Interesting new reports link religion, leadership and gender

On Tuesday, the New York Times put together a remarkable chart showing that, with the naming of Paul Ryan as Mitt Romney’s vice-presidential running mate, there are now no white protestants among this country’s top leaders in Washington. Both Joe Biden and Paul Ryan are Catholics (as are six of the nine Supreme Court justices and House Speaker John Boehner), Mitt Romney and Senate Majority Leader Harry Reid are Mormon, and the three remaining justices are all Jewish. President Obama, of course, is Protestant, but is also African American.

For years, of course, American leadership has been dominated by white Anglo-Saxon protestants. According to the Times’ chart, there was not a non-Protestant or non-white Speaker of the House until 1961. The Supreme Court was dominated by white Protestants until 1994, when for the first time five of the nine justices were non-Protestant or non-white. And while there have been candidates from various backgrounds (namely Catholic) for president and vice president for decades, the number of non-whites or non-Protestants who’ve actually held those two jobs are still very few: Charles Curtis, Herbert Hoover’s vice president, was part Native American; John F. Kennedy was Catholic; Vice President Joe Biden is Catholic; and Barack Obama is African American. (Notably, this is the first year since 1964 that there has been a non-white or non-Protestant on the Republican party ticket.)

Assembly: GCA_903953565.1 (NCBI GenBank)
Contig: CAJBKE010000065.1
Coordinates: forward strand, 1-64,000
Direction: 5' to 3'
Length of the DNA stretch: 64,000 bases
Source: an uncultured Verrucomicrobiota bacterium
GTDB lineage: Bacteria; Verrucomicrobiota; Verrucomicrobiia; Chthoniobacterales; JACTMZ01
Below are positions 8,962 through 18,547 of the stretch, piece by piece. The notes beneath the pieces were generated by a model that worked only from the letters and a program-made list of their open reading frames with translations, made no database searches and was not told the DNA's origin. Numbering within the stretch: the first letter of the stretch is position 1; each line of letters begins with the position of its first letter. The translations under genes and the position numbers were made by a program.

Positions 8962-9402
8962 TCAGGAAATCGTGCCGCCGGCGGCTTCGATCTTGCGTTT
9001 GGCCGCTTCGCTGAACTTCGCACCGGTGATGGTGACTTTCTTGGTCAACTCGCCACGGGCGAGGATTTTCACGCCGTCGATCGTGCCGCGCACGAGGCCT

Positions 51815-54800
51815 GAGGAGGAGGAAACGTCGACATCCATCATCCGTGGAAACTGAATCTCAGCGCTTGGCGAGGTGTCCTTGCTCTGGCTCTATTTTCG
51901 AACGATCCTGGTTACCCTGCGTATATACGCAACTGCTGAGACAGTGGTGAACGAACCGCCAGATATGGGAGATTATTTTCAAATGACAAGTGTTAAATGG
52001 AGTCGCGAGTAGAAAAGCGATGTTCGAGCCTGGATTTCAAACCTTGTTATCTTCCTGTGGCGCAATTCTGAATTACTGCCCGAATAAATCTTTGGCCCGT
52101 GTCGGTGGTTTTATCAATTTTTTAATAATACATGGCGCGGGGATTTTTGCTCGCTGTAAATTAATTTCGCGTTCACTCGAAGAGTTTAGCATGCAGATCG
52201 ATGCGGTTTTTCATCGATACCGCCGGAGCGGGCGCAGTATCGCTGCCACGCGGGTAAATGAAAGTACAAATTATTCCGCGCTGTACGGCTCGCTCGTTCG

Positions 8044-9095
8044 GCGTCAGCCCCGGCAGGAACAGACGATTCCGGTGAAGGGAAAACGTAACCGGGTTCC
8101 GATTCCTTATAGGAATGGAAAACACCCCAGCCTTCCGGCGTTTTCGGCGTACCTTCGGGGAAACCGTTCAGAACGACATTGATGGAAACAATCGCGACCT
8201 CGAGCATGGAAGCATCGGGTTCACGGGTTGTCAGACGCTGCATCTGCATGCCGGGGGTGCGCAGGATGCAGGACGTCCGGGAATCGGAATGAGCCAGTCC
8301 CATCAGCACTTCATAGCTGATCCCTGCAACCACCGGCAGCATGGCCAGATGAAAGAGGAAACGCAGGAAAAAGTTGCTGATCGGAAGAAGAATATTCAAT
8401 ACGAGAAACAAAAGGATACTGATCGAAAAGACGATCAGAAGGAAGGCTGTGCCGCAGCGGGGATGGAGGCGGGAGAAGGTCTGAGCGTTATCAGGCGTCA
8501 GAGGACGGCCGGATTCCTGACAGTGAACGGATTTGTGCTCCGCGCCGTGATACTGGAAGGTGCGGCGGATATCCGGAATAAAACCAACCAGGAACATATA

Some of these numbers, of course, are simply reflective of politics. George W. Bush, for instance, named three Supreme Court justices, all conservative Catholics, to their post. But surely, some of it is also a sign of progress that we as a country are more accepting of other faiths and other ethnicities. For the first time in history, none of the men at the top of either ticket, Democratic or Republican, are both white and Protestant. Read more



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